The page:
When Jaya Saxena and her husband visited his grandparents in their Florida retirement community, they found what the author calls “the early bird life.” Early bed time, inexpensive meals, look-alike housing, this was a land where predictability isn’t a dreary monotony to avoid. It’s a sign of success. For Eater, Saxena describes how they experienced this Florida by embracing its comforting routine, rest and the early bird special, the lifestyle’s affordable, predictable, culinary centerpiece. Surprisingly, they found a meal in decline. Once beloved by retirees, aging Boomers don’t take the same interest in this meal, or need to save money, or share previous generations’ visions of retirement, and their disinterest threatens this culinary icon. As diners pass away, will their early bird special go with them?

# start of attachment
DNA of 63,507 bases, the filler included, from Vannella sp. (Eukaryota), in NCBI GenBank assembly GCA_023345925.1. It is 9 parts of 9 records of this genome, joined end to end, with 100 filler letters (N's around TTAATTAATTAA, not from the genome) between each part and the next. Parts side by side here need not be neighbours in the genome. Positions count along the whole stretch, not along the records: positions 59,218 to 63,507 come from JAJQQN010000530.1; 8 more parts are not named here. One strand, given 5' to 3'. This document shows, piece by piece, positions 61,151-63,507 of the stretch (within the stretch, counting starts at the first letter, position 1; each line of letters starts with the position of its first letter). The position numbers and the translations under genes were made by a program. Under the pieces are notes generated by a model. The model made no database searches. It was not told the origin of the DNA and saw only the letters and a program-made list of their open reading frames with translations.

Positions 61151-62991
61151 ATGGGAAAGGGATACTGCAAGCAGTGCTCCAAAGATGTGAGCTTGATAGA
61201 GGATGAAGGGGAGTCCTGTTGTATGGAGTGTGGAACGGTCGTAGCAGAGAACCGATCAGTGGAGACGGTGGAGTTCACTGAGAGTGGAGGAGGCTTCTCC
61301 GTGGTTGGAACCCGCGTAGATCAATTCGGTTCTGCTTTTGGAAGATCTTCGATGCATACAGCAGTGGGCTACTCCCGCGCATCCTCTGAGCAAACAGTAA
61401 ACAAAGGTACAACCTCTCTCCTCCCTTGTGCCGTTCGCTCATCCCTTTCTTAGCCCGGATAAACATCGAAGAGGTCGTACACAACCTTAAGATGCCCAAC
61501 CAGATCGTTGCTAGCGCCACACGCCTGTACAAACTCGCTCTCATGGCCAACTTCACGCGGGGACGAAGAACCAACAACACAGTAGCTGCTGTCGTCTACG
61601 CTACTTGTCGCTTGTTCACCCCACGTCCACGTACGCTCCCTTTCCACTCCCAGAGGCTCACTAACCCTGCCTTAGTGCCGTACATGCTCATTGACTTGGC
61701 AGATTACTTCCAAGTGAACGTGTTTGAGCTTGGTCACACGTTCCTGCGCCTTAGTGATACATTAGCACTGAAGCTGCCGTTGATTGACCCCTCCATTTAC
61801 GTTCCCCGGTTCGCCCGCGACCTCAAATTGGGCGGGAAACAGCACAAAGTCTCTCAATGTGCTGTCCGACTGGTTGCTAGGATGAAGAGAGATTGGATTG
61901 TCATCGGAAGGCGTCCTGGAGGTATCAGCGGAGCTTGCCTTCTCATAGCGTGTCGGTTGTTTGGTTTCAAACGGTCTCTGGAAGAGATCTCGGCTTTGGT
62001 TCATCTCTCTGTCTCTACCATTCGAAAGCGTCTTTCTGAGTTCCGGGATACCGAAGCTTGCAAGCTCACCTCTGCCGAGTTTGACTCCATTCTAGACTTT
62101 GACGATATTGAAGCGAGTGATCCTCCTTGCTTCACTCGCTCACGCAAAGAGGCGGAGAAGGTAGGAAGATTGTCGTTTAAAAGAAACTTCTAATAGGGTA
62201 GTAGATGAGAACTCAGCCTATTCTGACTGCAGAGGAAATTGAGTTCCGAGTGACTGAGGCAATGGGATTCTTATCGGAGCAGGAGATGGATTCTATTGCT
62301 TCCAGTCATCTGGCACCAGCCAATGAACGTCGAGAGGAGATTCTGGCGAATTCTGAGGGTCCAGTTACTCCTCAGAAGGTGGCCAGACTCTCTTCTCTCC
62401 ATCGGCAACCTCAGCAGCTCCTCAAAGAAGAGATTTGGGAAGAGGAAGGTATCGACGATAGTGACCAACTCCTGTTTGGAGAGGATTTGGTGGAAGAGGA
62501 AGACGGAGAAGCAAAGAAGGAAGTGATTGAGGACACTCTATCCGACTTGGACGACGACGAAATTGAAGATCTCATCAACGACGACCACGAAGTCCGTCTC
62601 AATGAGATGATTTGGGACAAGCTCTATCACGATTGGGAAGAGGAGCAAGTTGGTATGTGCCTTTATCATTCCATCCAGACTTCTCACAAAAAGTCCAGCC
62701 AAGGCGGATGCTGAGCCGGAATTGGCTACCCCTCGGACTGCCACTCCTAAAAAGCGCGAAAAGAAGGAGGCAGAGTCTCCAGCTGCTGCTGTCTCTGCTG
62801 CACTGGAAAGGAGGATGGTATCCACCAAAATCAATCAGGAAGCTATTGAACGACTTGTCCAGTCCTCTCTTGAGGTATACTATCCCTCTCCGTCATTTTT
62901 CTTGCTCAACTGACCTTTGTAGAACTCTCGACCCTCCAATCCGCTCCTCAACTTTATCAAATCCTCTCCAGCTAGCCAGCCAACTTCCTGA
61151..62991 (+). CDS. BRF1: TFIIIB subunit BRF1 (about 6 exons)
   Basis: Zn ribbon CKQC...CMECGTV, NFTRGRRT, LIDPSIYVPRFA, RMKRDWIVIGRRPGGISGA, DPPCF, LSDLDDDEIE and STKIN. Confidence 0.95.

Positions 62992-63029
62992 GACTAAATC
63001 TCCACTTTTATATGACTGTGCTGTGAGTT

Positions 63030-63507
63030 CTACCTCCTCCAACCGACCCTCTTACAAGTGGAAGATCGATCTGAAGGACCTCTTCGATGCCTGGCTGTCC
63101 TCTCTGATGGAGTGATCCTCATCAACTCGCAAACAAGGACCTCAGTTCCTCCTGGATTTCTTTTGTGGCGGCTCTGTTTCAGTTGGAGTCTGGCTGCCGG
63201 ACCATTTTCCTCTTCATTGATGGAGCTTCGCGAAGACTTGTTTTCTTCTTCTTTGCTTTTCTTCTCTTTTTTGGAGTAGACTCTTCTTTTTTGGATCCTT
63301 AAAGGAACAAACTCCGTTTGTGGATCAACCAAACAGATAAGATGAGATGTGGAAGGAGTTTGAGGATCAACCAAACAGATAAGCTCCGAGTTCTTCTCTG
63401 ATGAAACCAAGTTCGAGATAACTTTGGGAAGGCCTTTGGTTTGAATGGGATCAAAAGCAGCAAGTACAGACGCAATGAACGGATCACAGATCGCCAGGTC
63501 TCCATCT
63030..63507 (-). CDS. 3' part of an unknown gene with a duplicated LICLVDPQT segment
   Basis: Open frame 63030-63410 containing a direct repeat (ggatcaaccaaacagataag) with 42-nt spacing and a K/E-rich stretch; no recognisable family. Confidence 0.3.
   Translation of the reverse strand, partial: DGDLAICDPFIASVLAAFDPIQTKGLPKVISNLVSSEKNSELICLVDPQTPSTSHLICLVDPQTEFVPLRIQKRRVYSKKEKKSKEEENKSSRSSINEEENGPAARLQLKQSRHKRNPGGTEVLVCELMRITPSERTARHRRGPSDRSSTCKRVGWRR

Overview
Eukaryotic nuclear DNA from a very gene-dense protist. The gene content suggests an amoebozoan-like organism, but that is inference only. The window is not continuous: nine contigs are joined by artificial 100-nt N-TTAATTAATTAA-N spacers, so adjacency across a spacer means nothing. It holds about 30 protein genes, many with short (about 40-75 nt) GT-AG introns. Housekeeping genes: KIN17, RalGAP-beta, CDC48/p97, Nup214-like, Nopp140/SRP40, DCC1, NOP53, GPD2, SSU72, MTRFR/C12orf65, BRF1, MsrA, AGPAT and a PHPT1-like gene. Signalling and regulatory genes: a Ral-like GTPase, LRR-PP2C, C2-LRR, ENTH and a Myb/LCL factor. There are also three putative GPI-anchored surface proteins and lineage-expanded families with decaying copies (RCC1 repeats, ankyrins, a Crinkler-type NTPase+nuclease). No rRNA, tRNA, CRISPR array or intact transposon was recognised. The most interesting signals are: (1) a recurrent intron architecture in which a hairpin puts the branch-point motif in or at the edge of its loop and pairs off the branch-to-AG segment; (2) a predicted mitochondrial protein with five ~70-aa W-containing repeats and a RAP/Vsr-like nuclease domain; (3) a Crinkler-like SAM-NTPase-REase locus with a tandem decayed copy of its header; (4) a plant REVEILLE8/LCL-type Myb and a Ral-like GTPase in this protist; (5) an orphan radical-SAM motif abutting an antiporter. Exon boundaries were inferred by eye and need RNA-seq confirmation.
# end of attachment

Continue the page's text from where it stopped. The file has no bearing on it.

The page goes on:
Whether rich, poor, or merely one of the declining middle class, though, few of the new Olds want to embrace their age…

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